Pro-crypto lawyer John Deaton has continued to weigh in on the conversations bordering on the security status of the XRP coin. In his characteristic manner, the vocal attorney responded to a Twitter user Caesar Korvinus, who noted that the reason why he invested in XRP was based on the knowledge he has with respect to who sits on the board of Ripple Labs and the expertise of the firm's Chief Technical Officer (CTO) David Schwartz.
Wading into the conversation, John Deaton explained that if Korvinus indeed had direct contact with Ripple and made his purchases from the firm, then some of the elements of the Howey Test can be satisfied.
He noted that in the case presented by Korvinus, investors who acquire their XRP this same way can be said to be in a common enterprise with Ripple and the efforts of Schwartz gave them a reasonable expectation of raking in profit with little or no efforts at all.
Weighing SEC claims
Deaton, while acknowledging that there are some people in Korvinus' shoes, reemphasized how the broader claims by the United States Securities and Exchange Commission (SEC) that all sales of XRP, even those acquired from the secondary market, are investment contracts.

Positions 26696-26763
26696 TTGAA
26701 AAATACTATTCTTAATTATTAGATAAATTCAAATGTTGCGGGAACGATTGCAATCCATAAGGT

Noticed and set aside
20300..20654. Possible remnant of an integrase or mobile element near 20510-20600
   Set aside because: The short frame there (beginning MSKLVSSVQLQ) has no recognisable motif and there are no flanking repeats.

Deaton maintained his earlier argument that this is false and that the situation becomes different for users who "acquired XRP for non-investment purposes like transferring money on the ledger or utilizing the DEX."
Deaton is representing about 75,000 XRP holders as amicus curiae in the ongoing legal battle between the Ripple firm and the SEC. The argument is as simple as revealed earlier, the industry parties want the court to dismiss the lawsuit filed against Ripple for lack of merits. While some of the key issues embodied in the suit will be addressed individually by Judge Analisa Torres, the summary judgment on the case is expected anytime from now.